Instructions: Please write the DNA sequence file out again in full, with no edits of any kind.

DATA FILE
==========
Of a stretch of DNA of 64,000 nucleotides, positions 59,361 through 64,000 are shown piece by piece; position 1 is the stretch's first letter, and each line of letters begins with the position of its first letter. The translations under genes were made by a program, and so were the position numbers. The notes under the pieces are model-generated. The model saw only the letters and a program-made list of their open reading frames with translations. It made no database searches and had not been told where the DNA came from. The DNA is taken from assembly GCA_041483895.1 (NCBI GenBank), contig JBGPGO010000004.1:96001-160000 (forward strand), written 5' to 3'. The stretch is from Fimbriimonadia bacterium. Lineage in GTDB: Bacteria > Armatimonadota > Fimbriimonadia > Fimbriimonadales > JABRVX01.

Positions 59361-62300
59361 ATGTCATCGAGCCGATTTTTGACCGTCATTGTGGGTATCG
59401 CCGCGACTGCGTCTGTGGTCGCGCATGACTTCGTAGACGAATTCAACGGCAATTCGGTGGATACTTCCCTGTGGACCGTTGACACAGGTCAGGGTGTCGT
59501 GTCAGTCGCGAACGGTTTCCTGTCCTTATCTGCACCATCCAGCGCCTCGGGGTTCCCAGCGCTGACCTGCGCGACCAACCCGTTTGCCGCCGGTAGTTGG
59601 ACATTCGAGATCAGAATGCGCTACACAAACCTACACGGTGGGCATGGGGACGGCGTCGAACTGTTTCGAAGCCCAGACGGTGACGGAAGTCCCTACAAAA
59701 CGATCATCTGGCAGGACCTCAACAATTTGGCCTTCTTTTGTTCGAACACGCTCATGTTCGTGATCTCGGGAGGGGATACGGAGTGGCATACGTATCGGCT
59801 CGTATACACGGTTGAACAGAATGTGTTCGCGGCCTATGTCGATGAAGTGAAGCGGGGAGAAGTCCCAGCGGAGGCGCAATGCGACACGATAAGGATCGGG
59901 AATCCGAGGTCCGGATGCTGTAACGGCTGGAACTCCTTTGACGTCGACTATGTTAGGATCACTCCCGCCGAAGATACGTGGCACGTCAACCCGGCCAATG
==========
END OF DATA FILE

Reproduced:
Of a stretch of DNA of 64,000 nucleotides, positions 59,361 through 64,000 are shown piece by piece; position 1 is the stretch's first letter, and each line of letters begins with the position of its first letter. The translations under genes were made by a program, and so were the position numbers. The notes under the pieces are model-generated. The model saw only the letters and a program-made list of their open reading frames with translations. It made no database searches and had not been told where the DNA came from. The DNA is taken from assembly GCA_041483895.1 (NCBI GenBank), contig JBGPGO010000004.1:96001-160000 (forward strand), written 5' to 3'. The stretch is from Fimbriimonadia bacterium. Lineage in GTDB: Bacteria > Armatimonadota > Fimbriimonadia > Fimbriimonadales > JABRVX01.

Positions 59361-62300
59361 ATGTCATCGAGCCGATTTTTGACCGTCATTGTGGGTATCG
59401 CCGCGACTGCGTCTGTGGTCGCGCATGACTTCGTAGACGAATTCAACGGCAATTCGGTGGATACTTCCCTGTGGACCGTTGACACAGGTCAGGGTGTCGT
59501 GTCAGTCGCGAACGGTTTCCTGTCCTTATCTGCACCATCCAGCGCCTCGGGGTTCCCAGCGCTGACCTGCGCGACCAACCCGTTTGCCGCCGGTAGTTGG
59601 ACATTCGAGATCAGAATGCGCTACACAAACCTACACGGTGGGCATGGGGACGGCGTCGAACTGTTTCGAAGCCCAGACGGTGACGGAAGTCCCTACAAAA
59701 CGATCATCTGGCAGGACCTCAACAATTTGGCCTTCTTTTGTTCGAACACGCTCATGTTCGTGATCTCGGGAGGGGATACGGAGTGGCATACGTATCGGCT
59801 CGTATACACGGTTGAACAGAATGTGTTCGCGGCCTATGTCGATGAAGTGAAGCGGGGAGAAGTCCCAGCGGAGGCGCAATGCGACACGATAAGGATCGGG
59901 AATCCGAGGTCCGGATGCTGTAACGGCTGGAACTCCTTTGACGTCGACTATGTTAGGATCACTCCCGCCGAAGATACGTGGCACGTCAACCCGGCCAATG